Main image of article GitHub Actions Narrows Focus on CI/CD (But Remains Beta)

In October 2018, GitHub Actions launched in beta to simplify how developers used the platform. After months of feedback, it has now added distinct CI/CD (continuous integration/continuous delivery) functionality.

First, a bit of background. GitHub Actions was introduced to make working in open source simpler and faster. Its aim was to fill in gaps left by developers who manage repositories. Rather than write your own tests for a repo, you could instead find a GitHub Action for testing and attach it to your repo. Developers can also keep Actions private, which allows a company to write one major feature or function and attach it to a repo, then support and iterate on each independently.

Those Actions can be strung together, which is where GitHub starts to find its footing. It says, “Since we introduced GitHub Actions last year, the response has been phenomenal, and developers have created thousands of inspired workflows. But we’ve also heard clear feedback from almost everyone: you want CI/CD!”

GitHub Actions
GitHub Actions

Actions also has broader support for languages and frameworks such as Node.js, Python, Java, PHP, Ruby, C/C++, .NET, as well as the Android and iOS platforms. Multiple Docker containers can also be used for Actions via a docker-compose command. Matrixed builds can be tested in parallel, and Actions now has a live-log feature so you know the status of a build. Strung-together Actions, or Workflows, can also run in a container or a virtual machine.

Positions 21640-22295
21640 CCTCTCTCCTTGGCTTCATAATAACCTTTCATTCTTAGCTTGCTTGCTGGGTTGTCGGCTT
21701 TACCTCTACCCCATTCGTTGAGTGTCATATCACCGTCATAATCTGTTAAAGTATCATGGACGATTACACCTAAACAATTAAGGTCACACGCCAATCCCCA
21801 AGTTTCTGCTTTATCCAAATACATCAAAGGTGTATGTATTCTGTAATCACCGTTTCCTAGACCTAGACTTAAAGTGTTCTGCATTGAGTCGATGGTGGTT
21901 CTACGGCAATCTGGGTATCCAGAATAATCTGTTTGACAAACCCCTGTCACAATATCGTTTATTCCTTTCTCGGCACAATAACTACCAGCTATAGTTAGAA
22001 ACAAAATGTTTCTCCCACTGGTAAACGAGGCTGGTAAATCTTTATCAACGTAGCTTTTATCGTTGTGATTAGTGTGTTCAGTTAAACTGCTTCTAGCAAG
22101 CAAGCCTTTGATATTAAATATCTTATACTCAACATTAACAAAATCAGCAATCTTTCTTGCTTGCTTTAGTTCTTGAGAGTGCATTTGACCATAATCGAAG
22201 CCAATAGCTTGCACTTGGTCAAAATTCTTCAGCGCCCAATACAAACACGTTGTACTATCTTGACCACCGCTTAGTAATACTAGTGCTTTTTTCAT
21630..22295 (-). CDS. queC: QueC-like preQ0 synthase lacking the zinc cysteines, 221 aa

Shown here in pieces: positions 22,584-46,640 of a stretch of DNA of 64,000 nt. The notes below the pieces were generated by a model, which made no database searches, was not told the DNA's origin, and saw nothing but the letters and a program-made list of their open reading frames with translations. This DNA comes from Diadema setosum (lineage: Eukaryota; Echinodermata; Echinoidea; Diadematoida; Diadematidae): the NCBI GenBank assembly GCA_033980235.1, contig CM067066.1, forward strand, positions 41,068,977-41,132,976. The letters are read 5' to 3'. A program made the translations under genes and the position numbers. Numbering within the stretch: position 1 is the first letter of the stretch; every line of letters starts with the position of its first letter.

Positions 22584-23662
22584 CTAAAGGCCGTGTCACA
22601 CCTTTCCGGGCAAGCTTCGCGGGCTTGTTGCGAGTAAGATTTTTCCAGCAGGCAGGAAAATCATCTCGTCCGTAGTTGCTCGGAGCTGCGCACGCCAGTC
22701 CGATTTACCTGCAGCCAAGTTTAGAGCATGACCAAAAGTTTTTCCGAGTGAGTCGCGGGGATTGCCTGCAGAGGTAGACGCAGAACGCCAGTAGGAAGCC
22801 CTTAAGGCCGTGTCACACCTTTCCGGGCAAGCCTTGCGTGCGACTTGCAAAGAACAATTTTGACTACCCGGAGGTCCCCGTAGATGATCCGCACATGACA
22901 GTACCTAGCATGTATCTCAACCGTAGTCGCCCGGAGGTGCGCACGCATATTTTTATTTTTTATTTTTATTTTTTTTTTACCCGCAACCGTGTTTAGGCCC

When GitHub Actions launched, GitHub’s Head of Platform, Sam Lambert, likened it to Siri Shortcuts, which allow any iOS user to string together automations for iPhone or iPad. To that, Actions with a renewed focus on CI/CD may end up more like Fastlane, a service Google acquired when it purchased Fabric from Twitter. GitHub Actions may even end up more popular that Fastlane; it’s on GitHub, where most developers are anyway, and integrates directly with code hosted in repositories without fiddling with code snippets or adding pods or files to an IDE.

Unfortunately, today doesn’t bring GitHub Actions out of beta. GitHub has spent the last 10 months honed in on CI/CL in an effort to make Actions a “best in class” CI/CD solution, and will continue to solicit feedback on this iteration. We just hope it’s not another ten months before Actions is available more broadly.